Resurrection subjective?

A friend of the Owl wrote to ask, What does the resurrection of Jesus really look like? The Gospels give various answers. Jesus joins two of the disciples on the road to Emmaus; it looks like they are going back dejected to their old jobs. They don’t recognize him until he breaks bread at table with them (Luke 24: 13–35). Jesus comes into a room whose door is locked (John 20:19). Jesus eats fish on a beach with his men (John 21:1–14). Thomas, at first incredulous, can actually touch Jesus’ wounds (John 20:24–28). Not one of the Gospels describes Jesus actual rising from the tomb. All the resurrection appearances in the scripture take place away from there.

The wording of our friend’s question is revealing: What does Jesus’ resurrection look like. The actuality of the event is important. There are paintings like that of Piero della Francesca in Borgo Sansepolcro that depicts Jesus stepping out of the sepulchre, to the amazement of the soldiers on guard. He is heavy, tired, and still bleeding. It is meant to show that he was really dead.

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Life in God – Part II

Repentance

In part one we described the human proclivity for constructing personal identities for ourselves that are more comfortable and secure than it is to live free in God as protean beings before an indeterminate future. The following is an attempt to chart the way out of that temptation.

God is not taken in by our attempts to make ourselves good. He looks beneath our identities to the vulnerable self. He accepts us not as we might like, but as he made us, naked. If we are not willing to be seen as such, he waits, but he does not embrace a sham. Shams are sins to be forgiven, not retained.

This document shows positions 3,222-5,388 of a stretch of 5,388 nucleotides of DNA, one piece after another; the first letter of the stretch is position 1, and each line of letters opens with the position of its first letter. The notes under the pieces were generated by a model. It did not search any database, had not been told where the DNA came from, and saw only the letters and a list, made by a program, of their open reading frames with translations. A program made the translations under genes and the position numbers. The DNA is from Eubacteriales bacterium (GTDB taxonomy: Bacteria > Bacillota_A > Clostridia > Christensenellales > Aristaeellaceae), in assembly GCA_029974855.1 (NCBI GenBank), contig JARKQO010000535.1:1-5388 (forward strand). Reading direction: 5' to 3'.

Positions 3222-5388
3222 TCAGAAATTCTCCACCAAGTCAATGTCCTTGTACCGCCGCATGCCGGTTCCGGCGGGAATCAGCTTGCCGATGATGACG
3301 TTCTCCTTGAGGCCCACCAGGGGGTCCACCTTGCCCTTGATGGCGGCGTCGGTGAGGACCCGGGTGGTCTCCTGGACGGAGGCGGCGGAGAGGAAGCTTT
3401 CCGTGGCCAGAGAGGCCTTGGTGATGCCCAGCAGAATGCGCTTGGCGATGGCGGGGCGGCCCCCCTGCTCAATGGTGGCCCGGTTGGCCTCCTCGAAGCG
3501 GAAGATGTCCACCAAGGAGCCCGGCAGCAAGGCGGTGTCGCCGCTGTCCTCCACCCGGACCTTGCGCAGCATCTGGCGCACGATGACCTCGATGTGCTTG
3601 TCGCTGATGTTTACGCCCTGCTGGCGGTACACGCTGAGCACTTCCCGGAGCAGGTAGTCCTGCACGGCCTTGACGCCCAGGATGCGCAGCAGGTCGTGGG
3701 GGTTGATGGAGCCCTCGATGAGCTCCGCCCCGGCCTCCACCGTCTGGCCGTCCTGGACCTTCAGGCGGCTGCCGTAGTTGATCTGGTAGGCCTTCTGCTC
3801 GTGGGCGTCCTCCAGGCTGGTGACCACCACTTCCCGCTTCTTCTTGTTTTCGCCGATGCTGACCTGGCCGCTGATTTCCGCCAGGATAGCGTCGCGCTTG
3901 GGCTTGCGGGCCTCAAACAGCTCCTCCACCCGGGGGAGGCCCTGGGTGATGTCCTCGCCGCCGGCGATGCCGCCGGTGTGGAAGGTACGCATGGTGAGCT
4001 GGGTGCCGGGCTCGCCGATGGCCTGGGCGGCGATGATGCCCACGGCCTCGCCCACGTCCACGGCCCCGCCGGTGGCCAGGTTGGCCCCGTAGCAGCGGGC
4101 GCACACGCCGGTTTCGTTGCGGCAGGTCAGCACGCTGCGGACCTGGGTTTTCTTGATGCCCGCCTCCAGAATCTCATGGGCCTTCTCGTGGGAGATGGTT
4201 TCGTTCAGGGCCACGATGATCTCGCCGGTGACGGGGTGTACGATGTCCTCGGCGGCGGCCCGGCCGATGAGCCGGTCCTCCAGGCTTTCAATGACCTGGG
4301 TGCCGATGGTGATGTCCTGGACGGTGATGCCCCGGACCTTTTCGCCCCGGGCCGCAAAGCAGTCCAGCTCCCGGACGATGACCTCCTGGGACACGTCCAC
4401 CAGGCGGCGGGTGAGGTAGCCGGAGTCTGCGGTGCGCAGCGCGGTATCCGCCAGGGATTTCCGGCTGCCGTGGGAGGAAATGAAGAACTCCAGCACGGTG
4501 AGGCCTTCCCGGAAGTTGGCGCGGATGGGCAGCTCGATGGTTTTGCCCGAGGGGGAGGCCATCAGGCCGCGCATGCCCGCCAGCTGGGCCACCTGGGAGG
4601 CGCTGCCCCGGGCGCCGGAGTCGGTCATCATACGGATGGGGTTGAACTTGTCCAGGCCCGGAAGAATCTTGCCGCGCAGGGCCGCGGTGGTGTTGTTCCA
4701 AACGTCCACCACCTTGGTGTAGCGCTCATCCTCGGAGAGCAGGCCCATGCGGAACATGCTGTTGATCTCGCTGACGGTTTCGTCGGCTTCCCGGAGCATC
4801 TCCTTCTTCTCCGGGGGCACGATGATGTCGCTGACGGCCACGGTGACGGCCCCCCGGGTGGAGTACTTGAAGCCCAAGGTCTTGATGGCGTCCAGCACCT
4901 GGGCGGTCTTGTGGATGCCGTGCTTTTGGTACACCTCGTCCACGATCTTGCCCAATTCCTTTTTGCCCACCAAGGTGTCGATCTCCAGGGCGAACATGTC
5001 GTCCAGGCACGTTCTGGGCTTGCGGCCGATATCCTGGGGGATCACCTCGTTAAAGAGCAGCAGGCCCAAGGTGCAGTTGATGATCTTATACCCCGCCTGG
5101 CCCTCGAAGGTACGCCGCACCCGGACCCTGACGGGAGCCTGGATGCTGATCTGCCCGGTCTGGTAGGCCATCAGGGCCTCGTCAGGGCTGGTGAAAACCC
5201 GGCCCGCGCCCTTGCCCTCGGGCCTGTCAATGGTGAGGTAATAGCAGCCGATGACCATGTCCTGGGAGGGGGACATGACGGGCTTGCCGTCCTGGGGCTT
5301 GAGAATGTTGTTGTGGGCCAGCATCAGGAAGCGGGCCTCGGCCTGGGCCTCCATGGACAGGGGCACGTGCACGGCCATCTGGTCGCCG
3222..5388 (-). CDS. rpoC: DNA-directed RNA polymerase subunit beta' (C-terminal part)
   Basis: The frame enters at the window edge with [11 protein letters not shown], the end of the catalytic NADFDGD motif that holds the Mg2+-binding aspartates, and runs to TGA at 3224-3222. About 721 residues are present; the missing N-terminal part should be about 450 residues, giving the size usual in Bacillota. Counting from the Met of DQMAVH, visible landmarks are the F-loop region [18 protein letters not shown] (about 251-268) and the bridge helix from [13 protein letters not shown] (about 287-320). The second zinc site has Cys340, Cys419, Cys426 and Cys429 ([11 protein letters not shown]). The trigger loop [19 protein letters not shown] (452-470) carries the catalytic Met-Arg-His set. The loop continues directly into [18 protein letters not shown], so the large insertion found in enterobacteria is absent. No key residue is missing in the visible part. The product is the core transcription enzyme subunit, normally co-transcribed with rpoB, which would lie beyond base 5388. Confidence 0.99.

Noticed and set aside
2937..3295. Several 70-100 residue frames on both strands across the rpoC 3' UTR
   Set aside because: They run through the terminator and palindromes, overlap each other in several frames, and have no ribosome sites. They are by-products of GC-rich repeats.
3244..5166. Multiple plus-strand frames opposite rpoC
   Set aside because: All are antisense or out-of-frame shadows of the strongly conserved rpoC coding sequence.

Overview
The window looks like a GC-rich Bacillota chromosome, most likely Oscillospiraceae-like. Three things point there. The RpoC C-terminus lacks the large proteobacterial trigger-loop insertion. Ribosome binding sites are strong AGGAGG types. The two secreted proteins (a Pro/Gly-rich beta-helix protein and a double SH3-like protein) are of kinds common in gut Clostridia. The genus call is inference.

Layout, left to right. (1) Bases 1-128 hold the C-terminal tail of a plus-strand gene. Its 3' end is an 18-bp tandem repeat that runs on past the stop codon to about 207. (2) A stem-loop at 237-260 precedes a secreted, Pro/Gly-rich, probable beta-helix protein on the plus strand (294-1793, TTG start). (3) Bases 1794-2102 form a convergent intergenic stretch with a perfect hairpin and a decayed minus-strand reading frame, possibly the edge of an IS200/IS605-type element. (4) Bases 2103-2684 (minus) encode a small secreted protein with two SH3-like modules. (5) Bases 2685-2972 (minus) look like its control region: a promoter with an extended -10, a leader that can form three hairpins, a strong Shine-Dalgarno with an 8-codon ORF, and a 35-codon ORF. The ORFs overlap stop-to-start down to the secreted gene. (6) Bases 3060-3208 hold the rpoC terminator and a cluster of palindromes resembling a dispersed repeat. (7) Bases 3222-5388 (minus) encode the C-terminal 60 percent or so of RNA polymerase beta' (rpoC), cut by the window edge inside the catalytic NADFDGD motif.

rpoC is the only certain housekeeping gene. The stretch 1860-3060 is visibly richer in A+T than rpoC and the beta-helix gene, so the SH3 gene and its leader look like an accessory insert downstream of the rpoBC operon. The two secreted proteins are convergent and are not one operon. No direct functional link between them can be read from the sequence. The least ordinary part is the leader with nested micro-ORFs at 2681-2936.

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Performing Art

People who love painting often talk in the present tense about the figures in pictures. In Masaccio’s Pisa Altarpiece, the Virgin sits on a carved marble throne; the Christ child sucks the fingers of his right hand, and takes grapes from his mother’s hand with his left. Or: in Piero’s Resurrection, one of the four soldiers is falling back in dread; the Christ does not fly, but steps heavily from the sepulcher he is still bleeding; it has been a near thing. This way of speaking reflects an important truth about the pictures we use in worship. They are vital performers; they act; they have a liturgical role of their own which completes ours.

Not much is said about this in books on art history. Scholars dwell on materials, the evolution of technique, and perspective. Or more lately, they talk about sociological issues, such as the status of donors, and their probable political motivations. All these things are interesting, but they do not get to the heart of the matter.

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